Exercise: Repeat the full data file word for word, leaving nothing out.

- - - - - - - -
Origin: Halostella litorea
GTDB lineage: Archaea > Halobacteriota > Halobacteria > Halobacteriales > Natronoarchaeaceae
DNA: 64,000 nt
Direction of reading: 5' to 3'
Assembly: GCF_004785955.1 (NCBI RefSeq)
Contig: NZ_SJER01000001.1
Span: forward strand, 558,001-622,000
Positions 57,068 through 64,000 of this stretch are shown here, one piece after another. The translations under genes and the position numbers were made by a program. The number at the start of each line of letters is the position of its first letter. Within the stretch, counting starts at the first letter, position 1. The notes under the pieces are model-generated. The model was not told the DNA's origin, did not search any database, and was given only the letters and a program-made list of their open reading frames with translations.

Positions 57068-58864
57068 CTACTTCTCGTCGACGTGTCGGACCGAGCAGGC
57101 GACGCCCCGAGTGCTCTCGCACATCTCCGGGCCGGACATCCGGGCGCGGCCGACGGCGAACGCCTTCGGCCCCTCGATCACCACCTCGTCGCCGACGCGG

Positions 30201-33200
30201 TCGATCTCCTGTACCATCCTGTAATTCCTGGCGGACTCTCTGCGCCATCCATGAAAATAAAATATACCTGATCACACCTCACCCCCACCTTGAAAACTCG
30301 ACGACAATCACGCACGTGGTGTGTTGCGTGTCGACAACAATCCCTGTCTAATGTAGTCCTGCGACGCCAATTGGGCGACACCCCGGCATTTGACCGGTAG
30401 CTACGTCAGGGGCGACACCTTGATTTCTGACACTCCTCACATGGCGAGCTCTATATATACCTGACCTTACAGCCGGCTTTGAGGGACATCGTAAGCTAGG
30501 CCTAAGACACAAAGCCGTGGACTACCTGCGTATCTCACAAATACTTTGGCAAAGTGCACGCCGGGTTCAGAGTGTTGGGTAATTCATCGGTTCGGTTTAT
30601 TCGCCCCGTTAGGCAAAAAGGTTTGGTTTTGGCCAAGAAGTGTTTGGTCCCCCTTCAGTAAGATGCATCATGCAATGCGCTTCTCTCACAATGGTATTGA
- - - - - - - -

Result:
Origin: Halostella litorea
GTDB lineage: Archaea > Halobacteriota > Halobacteria > Halobacteriales > Natronoarchaeaceae
DNA: 64,000 nt
Direction of reading: 5' to 3'
Assembly: GCF_004785955.1 (NCBI RefSeq)
Contig: NZ_SJER01000001.1
Span: forward strand, 558,001-622,000
Positions 57,068 through 64,000 of this stretch are shown here, one piece after another. The translations under genes and the position numbers were made by a program. The number at the start of each line of letters is the position of its first letter. Within the stretch, counting starts at the first letter, position 1. The notes under the pieces are model-generated. The model was not told the DNA's origin, did not search any database, and was given only the letters and a program-made list of their open reading frames with translations.

Positions 57068-58864
57068 CTACTTCTCGTCGACGTGTCGGACCGAGCAGGC
57101 GACGCCCCGAGTGCTCTCGCACATCTCCGGGCCGGACATCCGGGCGCGGCCGACGGCGAACGCCTTCGGCCCCTCGATCACCACCTCGTCGCCGACGCGG

Positions 30201-33200
30201 TCGATCTCCTGTACCATCCTGTAATTCCTGGCGGACTCTCTGCGCCATCCATGAAAATAAAATATACCTGATCACACCTCACCCCCACCTTGAAAACTCG
30301 ACGACAATCACGCACGTGGTGTGTTGCGTGTCGACAACAATCCCTGTCTAATGTAGTCCTGCGACGCCAATTGGGCGACACCCCGGCATTTGACCGGTAG
30401 CTACGTCAGGGGCGACACCTTGATTTCTGACACTCCTCACATGGCGAGCTCTATATATACCTGACCTTACAGCCGGCTTTGAGGGACATCGTAAGCTAGG
30501 CCTAAGACACAAAGCCGTGGACTACCTGCGTATCTCACAAATACTTTGGCAAAGTGCACGCCGGGTTCAGAGTGTTGGGTAATTCATCGGTTCGGTTTAT
30601 TCGCCCCGTTAGGCAAAAAGGTTTGGTTTTGGCCAAGAAGTGTTTGGTCCCCCTTCAGTAAGATGCATCATGCAATGCGCTTCTCTCACAATGGTATTGA